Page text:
In early 2014 a comprehensive Technology Review Report was submitted to, and agreed by, the entire User Group of FRAs which included technical details of proposed new PPE specifications.
The practical trials programme is being carried out over four stages. Between February and June 2014, Stages 1 and 2 included a full review of the revised technical files. The measuring and fitting of trials subjects was followed by on-site trials for structural, wildland and technical rescue garments across sites in the UK and in Cyprus, under controlled conditions Locations were chosen to provide the most appropriate trials conditions for each type of PPE.
In the period running up to December 2014, Stage 3 is an extended wearer trial programme which involves all existing Users who are engaged in the wide ranging programme. The Stage 2 and 3 wearer trials involve physiological loading tests, comfort assessments, durability and appearance as well as compatibility and inter-operability evaluations, carried out using methods outlined in BS8469 (2007) ‘Personal protective equipment for firefighters. Assessment of ergonomic performance and compatibility.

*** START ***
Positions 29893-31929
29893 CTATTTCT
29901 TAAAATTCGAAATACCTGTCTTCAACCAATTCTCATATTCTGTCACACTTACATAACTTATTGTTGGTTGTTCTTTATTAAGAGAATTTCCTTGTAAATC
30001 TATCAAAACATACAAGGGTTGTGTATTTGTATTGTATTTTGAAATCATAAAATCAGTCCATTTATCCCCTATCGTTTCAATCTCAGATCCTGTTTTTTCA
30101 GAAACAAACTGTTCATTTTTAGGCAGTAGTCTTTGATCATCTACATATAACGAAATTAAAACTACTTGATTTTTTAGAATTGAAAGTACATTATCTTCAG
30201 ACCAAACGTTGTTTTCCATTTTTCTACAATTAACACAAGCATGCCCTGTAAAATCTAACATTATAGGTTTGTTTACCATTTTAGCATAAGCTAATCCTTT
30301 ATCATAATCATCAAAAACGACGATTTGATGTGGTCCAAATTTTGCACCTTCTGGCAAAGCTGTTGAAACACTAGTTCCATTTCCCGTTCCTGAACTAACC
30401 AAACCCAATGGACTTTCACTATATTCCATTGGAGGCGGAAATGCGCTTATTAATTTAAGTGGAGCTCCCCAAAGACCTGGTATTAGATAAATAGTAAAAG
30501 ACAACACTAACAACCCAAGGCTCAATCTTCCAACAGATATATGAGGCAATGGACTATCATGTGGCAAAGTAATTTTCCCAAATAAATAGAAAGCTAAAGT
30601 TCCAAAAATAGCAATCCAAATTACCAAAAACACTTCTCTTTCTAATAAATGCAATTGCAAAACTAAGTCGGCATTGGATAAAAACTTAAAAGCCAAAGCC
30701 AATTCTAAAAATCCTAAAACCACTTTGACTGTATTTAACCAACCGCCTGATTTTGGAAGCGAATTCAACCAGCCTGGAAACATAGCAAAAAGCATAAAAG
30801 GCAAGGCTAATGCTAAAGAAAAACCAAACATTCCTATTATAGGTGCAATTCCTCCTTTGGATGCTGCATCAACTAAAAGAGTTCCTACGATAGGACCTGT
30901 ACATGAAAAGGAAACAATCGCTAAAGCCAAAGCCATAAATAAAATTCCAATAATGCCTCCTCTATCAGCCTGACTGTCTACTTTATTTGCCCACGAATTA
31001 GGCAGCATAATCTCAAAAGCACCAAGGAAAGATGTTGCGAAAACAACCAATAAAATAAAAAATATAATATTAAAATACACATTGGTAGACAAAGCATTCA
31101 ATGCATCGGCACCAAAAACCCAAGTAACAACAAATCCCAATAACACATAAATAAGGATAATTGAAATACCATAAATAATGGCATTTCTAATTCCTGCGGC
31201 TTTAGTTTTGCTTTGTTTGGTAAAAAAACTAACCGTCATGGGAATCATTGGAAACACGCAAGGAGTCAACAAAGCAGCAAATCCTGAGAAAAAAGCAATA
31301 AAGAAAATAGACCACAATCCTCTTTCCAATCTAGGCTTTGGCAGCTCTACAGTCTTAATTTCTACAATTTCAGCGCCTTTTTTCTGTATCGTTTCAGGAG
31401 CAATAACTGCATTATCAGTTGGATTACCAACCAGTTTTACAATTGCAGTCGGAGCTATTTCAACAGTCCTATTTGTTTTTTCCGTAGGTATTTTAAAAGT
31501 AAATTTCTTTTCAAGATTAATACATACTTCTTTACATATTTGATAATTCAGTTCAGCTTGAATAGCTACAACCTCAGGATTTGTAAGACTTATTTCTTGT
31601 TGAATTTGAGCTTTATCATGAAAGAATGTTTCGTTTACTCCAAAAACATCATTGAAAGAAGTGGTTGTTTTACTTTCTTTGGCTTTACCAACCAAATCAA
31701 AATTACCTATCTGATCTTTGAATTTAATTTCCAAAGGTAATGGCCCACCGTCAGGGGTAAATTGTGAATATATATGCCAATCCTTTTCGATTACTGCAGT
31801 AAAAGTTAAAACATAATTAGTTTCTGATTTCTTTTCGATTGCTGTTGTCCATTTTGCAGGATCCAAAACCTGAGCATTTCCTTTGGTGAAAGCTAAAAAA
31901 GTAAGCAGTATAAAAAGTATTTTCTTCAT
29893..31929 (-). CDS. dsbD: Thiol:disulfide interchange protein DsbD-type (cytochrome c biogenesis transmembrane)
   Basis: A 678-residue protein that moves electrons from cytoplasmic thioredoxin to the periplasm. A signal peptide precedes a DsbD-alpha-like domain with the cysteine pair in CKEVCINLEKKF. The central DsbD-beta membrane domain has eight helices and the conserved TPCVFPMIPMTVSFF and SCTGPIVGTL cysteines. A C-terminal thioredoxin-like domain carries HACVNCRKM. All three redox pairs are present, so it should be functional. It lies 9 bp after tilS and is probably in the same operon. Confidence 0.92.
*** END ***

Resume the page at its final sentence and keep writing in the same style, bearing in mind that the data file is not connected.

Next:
Requirements and test methods’. Stage 4, which will run from January to March 2015, will involve all the garment trials being collated for analysis by Bristol for presentation and review by all users. The recommendations emerging from this final evaluation of the options will then be presented to the User Group for agreement and a decision on the range of PPE ensembles and other clothing to be included in the CPCC range for the remainder of the contract.
All parties will then meet to agree the formal completion of the Technology Refresh programme to signify approval for the manufacture and supply of all new PPE which will be available to existing and new CPCC users from November 2015.
What has the ICP delivered?
In the seven years since the ICP was introduced, over 7500 firefighters across England, with some located overseas with the Ministry of Defence, have been equipped with ICP structural firefighting PPE. Many also use station wear as well as corporate wear and ceremonial uniforms from the ICP range. The wider garment range has been kept under regular review, a process which saw the inclusion of a second station wear colour scheme, navy and red, in 2012.